Rabbi Yehiel Kalish, CEO of Hatzolah, Urges Jewish New Yorkers to Get Boosters Before Chanukah
By Yehudit Garmaise
As the weather is getting colder, winter holidays, and increased travel opportunities approach, Mayor Bill de Blasio, who along many other leaders and health officials, fear a winter wave of COVID, said, “It is time to get boosted, everybody.”
While studies have shown that the vaccines’ effectiveness to fight COVID decreases over time, a recent British study showed that boosters, which are now available to all New Yorkers who are older than 18, can kick up recipients’ immunity back up to 94%.
Although hospitalizations due to COVID in the city have remained low, NYC Health Commissioner Dave Chokshi, MD, pointed out that the New York healthcare professionals have, in recent days, seen an uptick in cases.
“We anticipated that this might occur as the weather gets cooler and people spend more time indoors,” said Dr. Chokshi. “But compared to this time last year, we have many more tools to fight COVID-19 and to keep a winter wave at bay.”
After urging New Yorkers to get vaccinated, get booster shots, and get tested for COVID before traveling and gathering for the upcoming winter holidays, Mayor Bill de Blasio introduced, this morning, Rabbi Yehiel Kalish, whom the mayor called “a great community leader.”
“One of the great stories from the fight against COVID has been what community organizations have done,” said the mayor who explained that while the work Hatzolah does all year “is amazing, during COVID, the good people who serve in Hatzolah have been [treating patients,] urging people to get tested, to get vaccinated.
“They played a crucial role at the community level.”
“On behalf of the over 1,400 EMTS and 250 paramedics who work in this city every day. we urge our community, we urge our city to keep up the great work,” said Rabbi Kalish, who spoke about the importance of providing positive feedback to New Yorkers about their efforts to fight COVID. “We are doing great.
“Chanukah is coming to our community, and we can’t stop,” said Rabbi Kalish before urging Jewish New Yorkers to get vaccinated, get boosters, and to get tested for COVID: before and after traveling.”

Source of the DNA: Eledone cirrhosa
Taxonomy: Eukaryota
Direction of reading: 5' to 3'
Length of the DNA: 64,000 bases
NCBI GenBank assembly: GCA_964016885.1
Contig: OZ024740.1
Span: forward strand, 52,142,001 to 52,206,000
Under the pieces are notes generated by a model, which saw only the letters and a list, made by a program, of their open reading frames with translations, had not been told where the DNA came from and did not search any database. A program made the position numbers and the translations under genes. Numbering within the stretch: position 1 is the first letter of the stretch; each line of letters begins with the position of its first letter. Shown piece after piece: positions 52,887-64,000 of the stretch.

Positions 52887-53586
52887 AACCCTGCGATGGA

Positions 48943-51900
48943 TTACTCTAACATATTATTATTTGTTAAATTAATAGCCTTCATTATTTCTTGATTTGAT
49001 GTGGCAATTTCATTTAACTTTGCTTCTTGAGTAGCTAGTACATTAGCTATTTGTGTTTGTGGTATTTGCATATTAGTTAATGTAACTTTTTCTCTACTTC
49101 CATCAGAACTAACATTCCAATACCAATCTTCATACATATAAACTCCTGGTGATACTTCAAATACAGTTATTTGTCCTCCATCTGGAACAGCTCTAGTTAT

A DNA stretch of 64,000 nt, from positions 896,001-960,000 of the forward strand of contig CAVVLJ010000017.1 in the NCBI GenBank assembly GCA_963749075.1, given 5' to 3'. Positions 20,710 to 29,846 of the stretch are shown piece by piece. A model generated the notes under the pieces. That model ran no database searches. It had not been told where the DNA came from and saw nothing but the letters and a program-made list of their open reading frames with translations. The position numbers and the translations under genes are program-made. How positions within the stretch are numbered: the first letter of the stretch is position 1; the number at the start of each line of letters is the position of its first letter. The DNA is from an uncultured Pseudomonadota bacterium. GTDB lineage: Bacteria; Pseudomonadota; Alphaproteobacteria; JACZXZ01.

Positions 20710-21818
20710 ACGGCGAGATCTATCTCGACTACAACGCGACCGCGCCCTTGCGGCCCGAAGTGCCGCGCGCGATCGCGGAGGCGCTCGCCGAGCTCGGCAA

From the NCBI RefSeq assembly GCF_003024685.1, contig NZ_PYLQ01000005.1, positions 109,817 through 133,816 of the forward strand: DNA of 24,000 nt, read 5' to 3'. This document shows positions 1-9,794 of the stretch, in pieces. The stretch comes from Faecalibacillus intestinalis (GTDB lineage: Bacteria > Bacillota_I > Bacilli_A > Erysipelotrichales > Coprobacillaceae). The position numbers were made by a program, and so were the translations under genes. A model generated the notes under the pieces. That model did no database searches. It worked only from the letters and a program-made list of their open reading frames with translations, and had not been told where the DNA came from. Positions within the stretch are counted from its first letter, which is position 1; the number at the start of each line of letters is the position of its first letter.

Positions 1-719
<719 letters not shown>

Since Monday, when Dr. Chokshi issued, to all healthcare providers, a Commissioner's Advisory that emphasized that all New Yorkers should now get boosters, New Yorkers heeded the call and rolled up their sleeves.
Before Monday, only New Yorkers who are older than 65 and at high risk of becoming infected with COVID because of where they live, work, or their health conditions were eligible, but yesterday, Mitch Katz, MD, the CEO of Health + Hospitals said that because all New Yorkers live in such a large, highly-populated and congested city, they are all considered eligible for boosters.
On Monday, almost 20,000 New Yorkers had gotten their booster shots and on Tuesday, more than 22,000 got their booster shots, said the mayor, who added that so far, 674,000 New Yorkers have gotten their third or second shots, for those who received the Johnson & Johnson one-shot.
In addition, New Yorkers, regardless of whether they have been vaccinated, should get tested for COVID, before heading out to travel or family gatherings, said Ted Long, MD, the director of the city’s Test and Trace Corps, who announced that the city’s fleet of mobile testing vans has now doubled, so that now 70 vans are driving throughout the city to get people tested, which the city has already done at 1,400 locations: to test more than 1 million New Yorkers.
“Testing is one more layer of safety, of precaution to keep everyone safe,” Dr. Chokshi said.